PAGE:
Set in the distant future, in the city of New Angeles and the Moon colony of Heinlein, Android is a board game that allows three to five players to take on the roles of investigators competing to either solve a case, unravel a conspiracy, or simply find happiness. These tasks take the investigators all across the Greater New Angeles region. Its cities are dangerous places, riddled with lurking threats and dangerous temptations. Players must weigh their options carefully as they scour the streets searching for leads, because one wrong turn could take them down a dark path from which they might not be able to return.
Players have to decide how much time they are willing to spend following up leads that might be out of the reach. Depending on what form of transportation they have access to, they have to plan their day carefully. If they are fortunate enough to have a dropship pass, they have quick access to any location in the Greater New Angeles region. However, if they have to rely on their own flight-capable vehicles, they have to spend more time traveling between locations, possibly forcing them to travel through “seedy” locations in the city: the areas most investigators prefer to avoid.
Learning the lay of the land is one thing, but using it to your advantage takes a bit of experience, and not a small amount of strategy. Moving through the wrong locations at the wrong time allows opposing players to play dark cards on your investigator. Since the fate of the opposing investigators lies partially in your hands, you have to stay diligent during their investigation in case you have a dire twist to their plot waiting to be revealed when they make a wrong turn.
Two Sides to Every Story
In Android, every investigator has his own distinct plot to unfold, affecting the controlling player’s overall victory conditions. Players are given liberty to pursue a happy ending in their investigator’s personal life, or they can devote themselves to the investigation, neglecting their own happiness. There are benefits and detriments to both choices, and each player decides how his investigator will invest his short supply of time.
To represent this personal struggle, Android uses plot cards to emulate each investigator’s story progress. Players can ensure that they receive a happy ending by accumulating more good baggage than bad baggage, as instructed by their plot cards. Louis Blaine, for example, is a corrupt cop riddled with guilt and shame. His marriage is on the verge of collapsing. Depending on how Louis spends his time and how he handles the case, his relationship with his wife will be directly affected. Perhaps Louis needs to save his marriage, gaining good baggage by sacrificing time out of his investigation. Or he could decide to focus on his job, alienating his wife and gaining bad baggage.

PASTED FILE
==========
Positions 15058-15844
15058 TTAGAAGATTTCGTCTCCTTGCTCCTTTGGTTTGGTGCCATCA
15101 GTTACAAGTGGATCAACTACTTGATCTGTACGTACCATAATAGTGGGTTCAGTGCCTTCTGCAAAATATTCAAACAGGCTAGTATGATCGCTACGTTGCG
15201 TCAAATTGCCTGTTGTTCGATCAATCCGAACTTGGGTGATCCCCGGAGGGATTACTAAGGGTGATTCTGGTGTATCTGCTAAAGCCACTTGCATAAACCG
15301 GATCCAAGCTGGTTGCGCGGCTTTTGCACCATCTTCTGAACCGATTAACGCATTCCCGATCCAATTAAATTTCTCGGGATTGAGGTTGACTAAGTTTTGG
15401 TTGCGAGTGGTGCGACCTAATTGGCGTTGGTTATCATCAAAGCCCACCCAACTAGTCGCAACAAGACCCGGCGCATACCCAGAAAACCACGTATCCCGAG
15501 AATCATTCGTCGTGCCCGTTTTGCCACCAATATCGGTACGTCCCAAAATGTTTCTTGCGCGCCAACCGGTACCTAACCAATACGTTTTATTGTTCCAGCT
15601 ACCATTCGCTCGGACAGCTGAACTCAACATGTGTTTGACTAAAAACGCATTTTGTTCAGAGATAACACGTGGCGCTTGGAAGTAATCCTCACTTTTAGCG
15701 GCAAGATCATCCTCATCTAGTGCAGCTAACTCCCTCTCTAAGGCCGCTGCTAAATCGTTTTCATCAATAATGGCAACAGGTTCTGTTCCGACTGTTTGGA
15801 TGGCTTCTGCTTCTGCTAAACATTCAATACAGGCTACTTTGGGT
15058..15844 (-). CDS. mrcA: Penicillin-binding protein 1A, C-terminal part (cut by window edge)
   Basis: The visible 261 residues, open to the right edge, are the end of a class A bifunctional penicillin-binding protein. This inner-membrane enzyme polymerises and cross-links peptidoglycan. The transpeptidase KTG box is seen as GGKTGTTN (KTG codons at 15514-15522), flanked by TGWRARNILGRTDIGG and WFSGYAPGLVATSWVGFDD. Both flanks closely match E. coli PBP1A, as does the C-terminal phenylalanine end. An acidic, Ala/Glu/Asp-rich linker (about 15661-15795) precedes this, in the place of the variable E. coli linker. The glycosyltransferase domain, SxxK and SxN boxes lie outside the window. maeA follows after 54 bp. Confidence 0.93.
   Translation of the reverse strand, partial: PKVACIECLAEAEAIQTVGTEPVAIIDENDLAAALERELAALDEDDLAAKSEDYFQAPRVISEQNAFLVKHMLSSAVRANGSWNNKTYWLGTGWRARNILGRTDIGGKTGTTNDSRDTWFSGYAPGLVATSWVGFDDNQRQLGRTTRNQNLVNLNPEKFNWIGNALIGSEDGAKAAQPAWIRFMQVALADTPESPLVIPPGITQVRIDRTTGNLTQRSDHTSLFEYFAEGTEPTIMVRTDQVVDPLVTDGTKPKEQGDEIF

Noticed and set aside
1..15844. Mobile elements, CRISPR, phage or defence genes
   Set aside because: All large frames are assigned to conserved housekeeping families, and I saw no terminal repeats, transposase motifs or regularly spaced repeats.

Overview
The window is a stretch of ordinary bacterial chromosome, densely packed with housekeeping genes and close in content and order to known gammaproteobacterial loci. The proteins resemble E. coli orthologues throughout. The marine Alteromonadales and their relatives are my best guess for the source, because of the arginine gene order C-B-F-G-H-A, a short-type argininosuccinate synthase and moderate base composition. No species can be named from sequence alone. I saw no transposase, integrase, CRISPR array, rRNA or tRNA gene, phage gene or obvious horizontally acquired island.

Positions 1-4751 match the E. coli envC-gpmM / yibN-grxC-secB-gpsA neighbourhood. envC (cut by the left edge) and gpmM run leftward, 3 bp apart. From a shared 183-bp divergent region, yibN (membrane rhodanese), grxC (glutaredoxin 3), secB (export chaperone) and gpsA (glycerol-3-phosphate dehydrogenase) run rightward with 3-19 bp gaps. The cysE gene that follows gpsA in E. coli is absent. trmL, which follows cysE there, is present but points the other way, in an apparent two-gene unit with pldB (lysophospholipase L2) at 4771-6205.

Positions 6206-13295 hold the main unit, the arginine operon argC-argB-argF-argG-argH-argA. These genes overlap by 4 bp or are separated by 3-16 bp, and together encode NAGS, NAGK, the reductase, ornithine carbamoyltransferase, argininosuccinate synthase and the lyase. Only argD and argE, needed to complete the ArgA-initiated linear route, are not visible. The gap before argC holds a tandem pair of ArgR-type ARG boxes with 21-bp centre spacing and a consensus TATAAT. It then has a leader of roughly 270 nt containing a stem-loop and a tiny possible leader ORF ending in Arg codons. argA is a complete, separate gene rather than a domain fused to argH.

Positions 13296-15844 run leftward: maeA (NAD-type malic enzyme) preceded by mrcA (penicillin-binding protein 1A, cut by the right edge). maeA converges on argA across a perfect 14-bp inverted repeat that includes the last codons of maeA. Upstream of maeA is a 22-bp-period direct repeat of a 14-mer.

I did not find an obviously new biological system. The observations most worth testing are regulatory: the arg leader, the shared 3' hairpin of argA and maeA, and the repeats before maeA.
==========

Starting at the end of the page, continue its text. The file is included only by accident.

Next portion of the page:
Finding a Balance
There is a light and dark aspect to everything in Android, and nearly every choice has repercussions. Each player has access to light cards that positively affect his investigator. But to play these cards, players have to shift their investigator toward their darker side. Light cards represent good things that happen during each character’s investigation.
To compensate for these light cards, opposing players have access to dark cards dedicated to each different character, representing negative events that hinder investigators. This back-and-forth mechanic balances the amount of good and bad events that affect investigators during a given turn.
For example, Rachel Beckman has a deteriorating relationship with a father. As an honorable cop, he does not approve of her decision to work as a bounty hunter. They have a troubled past they are trying to work through, but it takes time and effort on both sides. Rachel can spend some extra time reconciling with her father. However, doing so might cause her to be less focused on the case, failing to gather enough evidence to pin the crime on her hunch. On the other hand, she just might be able to reconcile her father issues if she can sacrifice even a few hours out of her week, earning a happy ending to her plot. These happy endings can potentially swing your score during the final phase of the game.